Preacher, Put Your Hand to the Plow

It will take diligent effort by the preacher, in Sunday preaching as well as great effort throughout the week, to overcome Satan's tare sowing.

Hugh Latimer, the papist turned Reformed preacher in England in the 16th century, who was burned at the stake by Queen Mary for his preaching, made this point regarding the hard work of preaching vividly. His most famous sermon is known as “Sermon of the Plough“, where he called men to work strenuously in their preaching ministry by reminding them of the most active preacher.

 

One of the misconceptions I encounter with beginning preachers is over what is involved with preaching. Many seminarians simply think of preaching is what the pastor does when he goes behind the pulpit on Sunday morning (and perhaps evening). Though Lord’s Day preaching to the gathered assembly of the congregation for worship is primary – central to the life of the church – the ministry of preaching involves so much more than this weekly feeding of the sheep. Preaching is a lot more work than that!

For in the life and ministry of Jesus, we see that his and the apostles’ preaching was extensive. He did preach in gathered assemblies. “He said to them, ‘I must preach the good news of the kingdom of God to the other towns as well; for I was sent for this purpose.’ And he was preaching in the synagogues of Judea” (Luke 4:43-44). But he also preached openly throughout the land of Judea. Additionally, he sent the apostles out to preach widely. “They departed and went through the villages, preaching the gospel and healing everywhere” (Luke 9:6).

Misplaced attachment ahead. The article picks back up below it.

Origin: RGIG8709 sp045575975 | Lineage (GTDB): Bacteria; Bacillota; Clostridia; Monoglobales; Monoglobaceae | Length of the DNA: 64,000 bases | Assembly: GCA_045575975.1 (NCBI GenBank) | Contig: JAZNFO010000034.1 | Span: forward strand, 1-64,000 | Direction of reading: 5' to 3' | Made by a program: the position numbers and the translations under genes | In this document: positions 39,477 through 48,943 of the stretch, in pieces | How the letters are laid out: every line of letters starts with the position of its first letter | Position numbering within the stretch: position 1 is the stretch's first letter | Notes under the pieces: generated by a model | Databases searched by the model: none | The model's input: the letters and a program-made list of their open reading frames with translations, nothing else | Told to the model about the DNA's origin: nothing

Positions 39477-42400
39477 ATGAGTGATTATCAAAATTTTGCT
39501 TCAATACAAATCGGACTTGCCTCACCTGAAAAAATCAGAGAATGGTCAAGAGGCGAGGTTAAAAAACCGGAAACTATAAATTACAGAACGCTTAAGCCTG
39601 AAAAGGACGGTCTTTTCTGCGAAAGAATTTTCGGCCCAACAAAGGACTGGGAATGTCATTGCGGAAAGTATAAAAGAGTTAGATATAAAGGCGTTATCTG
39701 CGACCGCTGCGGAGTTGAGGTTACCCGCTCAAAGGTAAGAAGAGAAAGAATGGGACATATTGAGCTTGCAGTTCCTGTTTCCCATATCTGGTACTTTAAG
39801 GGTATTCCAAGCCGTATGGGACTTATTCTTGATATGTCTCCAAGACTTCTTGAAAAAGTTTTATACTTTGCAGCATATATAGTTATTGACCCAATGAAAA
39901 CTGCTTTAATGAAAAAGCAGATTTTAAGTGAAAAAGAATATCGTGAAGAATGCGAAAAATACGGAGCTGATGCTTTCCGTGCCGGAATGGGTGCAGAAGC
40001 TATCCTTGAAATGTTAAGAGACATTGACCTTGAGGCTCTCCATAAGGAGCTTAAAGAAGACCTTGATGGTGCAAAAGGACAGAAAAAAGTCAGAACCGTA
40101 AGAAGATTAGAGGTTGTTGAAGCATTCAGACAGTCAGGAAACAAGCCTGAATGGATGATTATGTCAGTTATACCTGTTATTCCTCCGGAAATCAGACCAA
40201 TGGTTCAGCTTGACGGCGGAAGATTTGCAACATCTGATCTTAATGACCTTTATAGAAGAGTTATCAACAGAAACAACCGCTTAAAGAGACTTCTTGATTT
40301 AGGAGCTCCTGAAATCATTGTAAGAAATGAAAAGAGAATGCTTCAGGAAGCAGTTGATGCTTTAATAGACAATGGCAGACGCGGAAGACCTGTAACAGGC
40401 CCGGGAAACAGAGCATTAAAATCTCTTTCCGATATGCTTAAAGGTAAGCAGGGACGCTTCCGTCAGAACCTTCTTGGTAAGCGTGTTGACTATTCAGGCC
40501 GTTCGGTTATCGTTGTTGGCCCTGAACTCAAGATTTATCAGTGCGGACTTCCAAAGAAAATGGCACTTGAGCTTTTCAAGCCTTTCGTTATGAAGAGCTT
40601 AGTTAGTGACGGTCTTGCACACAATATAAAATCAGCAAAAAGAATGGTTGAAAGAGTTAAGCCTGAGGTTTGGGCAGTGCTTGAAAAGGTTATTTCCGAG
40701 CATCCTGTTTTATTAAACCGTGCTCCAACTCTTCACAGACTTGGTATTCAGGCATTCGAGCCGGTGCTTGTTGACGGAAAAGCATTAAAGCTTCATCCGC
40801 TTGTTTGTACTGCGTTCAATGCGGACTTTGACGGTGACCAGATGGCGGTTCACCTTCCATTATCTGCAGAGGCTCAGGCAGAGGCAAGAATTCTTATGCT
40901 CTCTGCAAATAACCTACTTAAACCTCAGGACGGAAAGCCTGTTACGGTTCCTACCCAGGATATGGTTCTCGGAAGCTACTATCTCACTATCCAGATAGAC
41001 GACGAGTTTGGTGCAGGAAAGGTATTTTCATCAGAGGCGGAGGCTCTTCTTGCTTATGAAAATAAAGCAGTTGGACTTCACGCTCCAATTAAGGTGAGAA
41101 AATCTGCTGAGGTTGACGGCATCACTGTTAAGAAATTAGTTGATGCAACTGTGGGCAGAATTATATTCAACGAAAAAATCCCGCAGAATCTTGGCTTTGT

This type of ministry continued, spread beyond Judea, and intensified in communities after Pentecost. Luke, speaking of the apostles, said after they were persecuted that in Jerusalem “every day, in the temple and from house to house, they did not cease teaching and preaching that the Christ is Jesus” (Acts 5:42). When Paul described his three year ministry in Ephesus to their elders when he met with them on the beach, he said that “I did not shrink from declaring to you anything that was profitable, and teaching you in public and from house to house” (Acts 20:20), and that “for three years I did not cease night or day to admonish every one with tears” (Acts 20:31).

Hugh Latimer, the papist turned Reformed preacher in England in the 16th century, who was burned at the stake by Queen Mary for his preaching, made this point regarding the hard work of preaching vividly. His most famous sermon is known as “Sermon of the Plough“, where he called men to work strenuously in their preaching ministry by reminding them of the most active preacher.

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